MS Rehabilitation Specialist, Susan Bennett, Receives Lifetime Achievement Award from CMSC

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Susan Bennett and June Halper

The Consortium of Multiple Sclerosis Centers (CMSC) has awarded Susan E. Bennett one of its highest honors, the Lifetime Achievement Award.

Bennett, a clinical professor of rehabilitation science at the University at Buffalo and pioneer in the field of MS rehabilitation, was honored for her achievements in advancing care for multiple sclerosis patients since the 1990s. She is the first rehabilitation professional to receive this recognition by the CMSC.

The award was presented at the CMSC 2016 meeting by June Halper, the group’s CEO. CMSC represents over 10,000 healthcare professionals across the globe providing care for people with multiple sclerosis.

“This is the first time that an individual from the rehabilitation field has received this award,” Halper said in a news release. “Sue Bennett is a pioneer in rehabilitation practices and the role it plays in the comprehensive care of neurological disorders, especially with MS. She has also been an invaluable leader and role model for CMSC, and her unwavering commitment to enhancing the care and quality of life of people with MS, and their families, reflects the highest ideals of the CMSC and all of our allied organizations.”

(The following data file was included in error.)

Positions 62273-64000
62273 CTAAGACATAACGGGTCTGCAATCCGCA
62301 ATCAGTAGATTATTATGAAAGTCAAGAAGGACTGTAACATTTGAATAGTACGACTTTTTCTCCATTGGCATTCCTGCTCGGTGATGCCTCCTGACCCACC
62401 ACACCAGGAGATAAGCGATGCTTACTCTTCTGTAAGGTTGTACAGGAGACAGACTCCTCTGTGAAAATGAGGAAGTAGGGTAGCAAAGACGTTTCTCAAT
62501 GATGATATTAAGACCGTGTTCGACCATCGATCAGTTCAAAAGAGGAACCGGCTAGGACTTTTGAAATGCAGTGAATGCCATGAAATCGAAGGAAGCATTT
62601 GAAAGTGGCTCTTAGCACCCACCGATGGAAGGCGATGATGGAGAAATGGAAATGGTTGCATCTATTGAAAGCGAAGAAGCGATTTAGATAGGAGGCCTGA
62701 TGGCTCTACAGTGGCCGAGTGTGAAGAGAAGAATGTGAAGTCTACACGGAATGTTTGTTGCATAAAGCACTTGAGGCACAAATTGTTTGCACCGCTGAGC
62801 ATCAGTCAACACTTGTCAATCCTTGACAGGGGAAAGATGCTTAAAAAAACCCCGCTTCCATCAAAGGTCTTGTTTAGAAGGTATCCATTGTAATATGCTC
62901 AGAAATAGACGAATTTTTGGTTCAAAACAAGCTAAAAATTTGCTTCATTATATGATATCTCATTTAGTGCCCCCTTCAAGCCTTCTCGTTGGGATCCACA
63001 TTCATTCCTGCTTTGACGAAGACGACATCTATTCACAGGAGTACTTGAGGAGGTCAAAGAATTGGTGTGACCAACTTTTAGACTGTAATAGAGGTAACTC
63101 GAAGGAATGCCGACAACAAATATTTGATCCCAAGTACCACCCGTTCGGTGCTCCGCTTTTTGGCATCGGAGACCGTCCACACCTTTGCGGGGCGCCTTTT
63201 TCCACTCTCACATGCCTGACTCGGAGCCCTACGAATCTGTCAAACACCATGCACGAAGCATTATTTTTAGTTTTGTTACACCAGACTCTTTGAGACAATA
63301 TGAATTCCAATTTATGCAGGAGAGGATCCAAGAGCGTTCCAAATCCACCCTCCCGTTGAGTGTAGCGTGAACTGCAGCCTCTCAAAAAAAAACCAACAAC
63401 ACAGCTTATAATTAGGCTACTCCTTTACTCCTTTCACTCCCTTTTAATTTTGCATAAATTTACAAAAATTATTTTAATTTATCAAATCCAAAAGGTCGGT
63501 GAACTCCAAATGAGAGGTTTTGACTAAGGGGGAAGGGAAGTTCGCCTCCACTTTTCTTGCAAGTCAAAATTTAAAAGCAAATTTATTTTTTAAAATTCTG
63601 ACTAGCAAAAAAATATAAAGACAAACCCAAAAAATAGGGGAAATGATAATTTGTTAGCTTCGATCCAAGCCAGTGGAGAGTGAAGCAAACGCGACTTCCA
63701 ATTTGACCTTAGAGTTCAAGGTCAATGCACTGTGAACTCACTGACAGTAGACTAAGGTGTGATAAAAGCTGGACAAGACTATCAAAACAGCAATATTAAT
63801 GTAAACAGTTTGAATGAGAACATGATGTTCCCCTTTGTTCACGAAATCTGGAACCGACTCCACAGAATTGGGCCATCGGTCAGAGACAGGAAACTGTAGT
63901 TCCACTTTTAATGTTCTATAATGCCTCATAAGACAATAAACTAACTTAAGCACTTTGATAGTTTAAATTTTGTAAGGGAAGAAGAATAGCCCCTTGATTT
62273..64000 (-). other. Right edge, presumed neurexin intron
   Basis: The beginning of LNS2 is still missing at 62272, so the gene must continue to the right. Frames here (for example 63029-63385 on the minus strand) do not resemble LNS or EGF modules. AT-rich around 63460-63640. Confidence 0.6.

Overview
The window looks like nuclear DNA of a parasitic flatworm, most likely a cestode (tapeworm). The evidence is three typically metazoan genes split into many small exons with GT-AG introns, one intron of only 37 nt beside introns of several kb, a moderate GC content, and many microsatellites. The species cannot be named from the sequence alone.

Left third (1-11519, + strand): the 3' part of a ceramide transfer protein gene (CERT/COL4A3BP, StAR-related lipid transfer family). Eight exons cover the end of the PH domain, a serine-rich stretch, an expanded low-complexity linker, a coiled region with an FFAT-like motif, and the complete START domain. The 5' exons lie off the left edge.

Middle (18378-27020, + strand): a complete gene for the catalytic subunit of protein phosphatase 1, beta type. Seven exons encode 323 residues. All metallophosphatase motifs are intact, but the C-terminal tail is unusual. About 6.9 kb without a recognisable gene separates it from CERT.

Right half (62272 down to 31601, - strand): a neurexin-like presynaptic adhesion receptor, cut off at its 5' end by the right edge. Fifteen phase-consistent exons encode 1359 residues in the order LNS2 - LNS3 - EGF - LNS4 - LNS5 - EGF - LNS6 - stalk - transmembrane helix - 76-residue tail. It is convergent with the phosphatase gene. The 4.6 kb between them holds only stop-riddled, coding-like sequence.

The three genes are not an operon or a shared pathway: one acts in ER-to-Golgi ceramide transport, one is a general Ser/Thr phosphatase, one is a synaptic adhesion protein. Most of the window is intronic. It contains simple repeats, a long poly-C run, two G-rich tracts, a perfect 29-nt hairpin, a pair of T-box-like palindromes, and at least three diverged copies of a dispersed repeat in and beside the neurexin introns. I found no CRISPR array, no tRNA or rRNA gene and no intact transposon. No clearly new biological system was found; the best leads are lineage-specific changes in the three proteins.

Susan Bennet and June Halper
Susan Bennett, left, clinical professor of rehabilitation science at the University at Buffalo, after receiving the Lifetime Achievement Award from the CMSC. With her is June Halper, the group’s CEO. (Credit: University at Buffalo)

“It’s a special honor to be the first rehabilitation professional to receive the award. It caught me totally off guard. It’s one of the highest awards I’ve ever received in my professional career,” said Bennett.

At the presentation, Bennett thanked both Lawrence Jacobs and Frederick Muncshauer for being her mentors. Muncshauer is now vice president of neurology and immunology for EMD Serono biopharmaceuticals, continuing his commitment to searching for a cure for multiple sclerosis.

Bennett also noted the progress made over the past two decades in the care of MS patients.

“We have come so far from 1995, when we never thought of rehabilitation in MS. We never thought of exercise in MS,” she said. “It was ‘Go home, rest, don’t overheat, don’t overstress yourself.’ And of course the patients got worse because of disuse atrophy.”

Bennett is also a clinical professor in the Department of Neurology at the Jacobs School of Medicine and Biomedical Sciences, and a physical therapist with UB Neurosurgery (UBMD Physicians Group). She runs the Bennett Rehabilitation Institute, her own practice, which she opened in 1992, and she served as CMSC president from 2012 to 2014.

“The consortium is what it’s about. It’s about comprehensive care, all of us working together to advance quality of life and the functionality of our patients,” Bennett added. She currently serves as project director for the Rehabilitation Fellowship Group and is chair of the CMSC Rehabilitation Research Interest Group.

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